The Psychology of Outsourcing, Part 10: Daniel Kahneman – Bridging Economics and Psychology

I’ll close this 10-part series with a bang: a Nobel Laureate in economics who also happens to be a psychologist, Daniel Kahneman. Kahneman, a professor emeritus of Psychology at Princeton University, questioned the assumption of rationality behind the decision-making process and the “cognitive traps” that make it virtually impossible to think clearly about happiness and […]

Psychology of Outsourcing, Part 7: Abraham Maslow and the Hierarchy of Needs

Abraham Maslow (1908-1970), a founding father of humanistic psychology, has more to do with outsourcing than you might think. He is famous for his breakthrough work on the “hierarchy of needs,” featured in his book: Toward a Psychology of Being. His premise was simple, yet profound: human beings are motivated by unsatisfied needs, and certain lower needs must be satisfied […]

The Psychology of Outsourcing, Part 6: Wayne Dyer and the Power of Intention

Wayne Dyer, widely known for his new-agey and somewhat metaphysical teachings on self-development, is also known as the “father of motivation.” In a very real sense this highly aphoristic spiritual guru and author of more than 30 books has a lot to say about the business and outsourcing mindset. Much of what Dyer says boils […]

The Psychology of Outsourcing, Part 3 Carl Rogers and the Art of Achieving Full Potential

Carl Rogers was a giant in the field of psychology, perhaps the most influential psychologist in American history, with groundbreaking contributions in education, counseling, psychotherapy, peace and conflict resolution. A founder of “humanistic psychology,” his research and experiential work focused on demonstrating the psychological conditions for allowing “self-actualization” through open communication and empowering individuals to […]

Psychology of Outsourcing, Part 2: Eric Berne and the Games People—and Companies!—Play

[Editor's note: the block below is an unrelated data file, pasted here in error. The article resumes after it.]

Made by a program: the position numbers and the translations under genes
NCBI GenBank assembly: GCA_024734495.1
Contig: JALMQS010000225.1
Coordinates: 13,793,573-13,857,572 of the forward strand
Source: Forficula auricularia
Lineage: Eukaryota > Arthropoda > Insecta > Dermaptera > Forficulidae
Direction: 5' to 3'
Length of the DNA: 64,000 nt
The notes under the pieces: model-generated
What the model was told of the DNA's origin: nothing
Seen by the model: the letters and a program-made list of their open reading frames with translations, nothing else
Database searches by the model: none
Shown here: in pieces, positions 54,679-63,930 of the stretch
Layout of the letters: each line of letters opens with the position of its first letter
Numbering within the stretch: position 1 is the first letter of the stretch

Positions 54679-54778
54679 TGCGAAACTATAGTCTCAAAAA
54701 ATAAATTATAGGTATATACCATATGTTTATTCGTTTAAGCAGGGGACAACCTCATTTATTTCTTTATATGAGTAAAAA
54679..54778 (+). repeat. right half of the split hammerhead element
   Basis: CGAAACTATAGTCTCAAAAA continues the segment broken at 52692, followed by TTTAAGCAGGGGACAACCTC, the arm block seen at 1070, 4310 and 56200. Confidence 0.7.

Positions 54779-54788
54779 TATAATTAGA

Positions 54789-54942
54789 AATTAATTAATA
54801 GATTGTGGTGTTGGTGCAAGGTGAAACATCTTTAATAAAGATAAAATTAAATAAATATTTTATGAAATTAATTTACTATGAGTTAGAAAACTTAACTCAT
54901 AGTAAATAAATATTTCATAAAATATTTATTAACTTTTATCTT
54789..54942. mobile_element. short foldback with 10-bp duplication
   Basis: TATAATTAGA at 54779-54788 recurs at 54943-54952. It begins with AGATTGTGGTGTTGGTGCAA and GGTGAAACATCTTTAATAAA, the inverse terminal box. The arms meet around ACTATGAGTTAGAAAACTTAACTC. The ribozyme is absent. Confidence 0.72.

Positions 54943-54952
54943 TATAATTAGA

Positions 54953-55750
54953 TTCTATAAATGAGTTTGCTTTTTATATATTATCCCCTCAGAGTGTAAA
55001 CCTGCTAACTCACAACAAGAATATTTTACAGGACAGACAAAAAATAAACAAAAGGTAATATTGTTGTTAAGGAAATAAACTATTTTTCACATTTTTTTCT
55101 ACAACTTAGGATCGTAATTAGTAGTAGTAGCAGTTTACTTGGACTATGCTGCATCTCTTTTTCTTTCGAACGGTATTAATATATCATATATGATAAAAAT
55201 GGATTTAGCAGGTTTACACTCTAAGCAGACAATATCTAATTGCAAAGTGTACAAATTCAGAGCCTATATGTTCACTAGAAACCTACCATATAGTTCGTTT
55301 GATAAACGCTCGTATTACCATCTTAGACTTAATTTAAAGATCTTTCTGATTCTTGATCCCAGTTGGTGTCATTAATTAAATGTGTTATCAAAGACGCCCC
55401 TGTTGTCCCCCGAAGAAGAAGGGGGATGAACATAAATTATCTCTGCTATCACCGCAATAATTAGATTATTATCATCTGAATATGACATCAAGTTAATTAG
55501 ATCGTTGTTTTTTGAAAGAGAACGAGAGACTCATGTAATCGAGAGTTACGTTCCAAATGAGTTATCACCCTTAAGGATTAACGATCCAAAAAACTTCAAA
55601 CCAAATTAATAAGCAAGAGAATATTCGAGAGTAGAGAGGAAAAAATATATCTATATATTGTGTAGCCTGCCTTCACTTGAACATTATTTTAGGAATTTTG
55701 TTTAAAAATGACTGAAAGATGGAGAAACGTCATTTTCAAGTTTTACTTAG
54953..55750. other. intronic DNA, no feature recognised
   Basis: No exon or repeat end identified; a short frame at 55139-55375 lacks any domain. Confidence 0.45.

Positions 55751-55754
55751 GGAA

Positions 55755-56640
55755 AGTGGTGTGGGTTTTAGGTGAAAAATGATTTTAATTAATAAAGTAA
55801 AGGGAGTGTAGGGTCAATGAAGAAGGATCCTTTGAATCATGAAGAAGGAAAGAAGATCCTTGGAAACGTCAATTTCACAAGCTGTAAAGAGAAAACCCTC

Last time I kicked-off what I think will be an enlightening series on the “psychology of outsourcing” based on the work of modern psychological thinkers and how their theories and analyses—which mainly apply to personal and social interactions—also contain definite lessons for the business world. More than 50 years ago Eric Berne’s classic and powerful […]

Looking Back to Go Forward

I’ve been thinking lately about the psychology of outsourcing, even more so  after reading Art Markman‘s recent article in his Harvard Review blog. In fact, it made me reflect on many other “Big Thinkers” in the field of psychology and how their pioneering work can improve how companies craft and manage outsourcing deals.  With that in mind, it’s […]

Business Happens—Embrace It!

Business happening is making headlines with HP. The computer and IT giant’s share price has plummeted after announcing it would exit the PC and tablet computer business. The company’s rationale: Ability to improve focus on higher-margin cloud and business software solutions “with an emphasis on enterprise, commercial and government markets.” Exiting the PC market is […]

Beware the Scope Nazi!

Flexibility and insight when it comes to statements of work and workscope changes—and the dreaded “scope-creep!”—is necessary when crafting a properly governed and collaborative Vested Outsourcing agreement. This was brought home to me recently by Jack Everett, president – CEO at Triad Logistics Partners, LLC, who related the story of how he became known as […]

Learning How Not to Compete

From a very young age we’re taught about the virtues of competition, about how competing ferociously in every aspect of life leads to success and winning. From Ayn Rand we learn about the “virtue of selfishness,” a hallmark of the all-out egotistical, competitive spirit that was on display to the Nth degree in the recent […]

Tweaking the Kraljic Model

More than 25 years ago Peter Kraljic published his seminal “portfolio purchasing model,” which has been both a widely critiqued and widely accepted method for assessing procurement demand, risk and profit factors for supply chains. The model distinguishes among four product categories: leverage items, strategic items, noncritical items, and bottleneck items. My take on the […]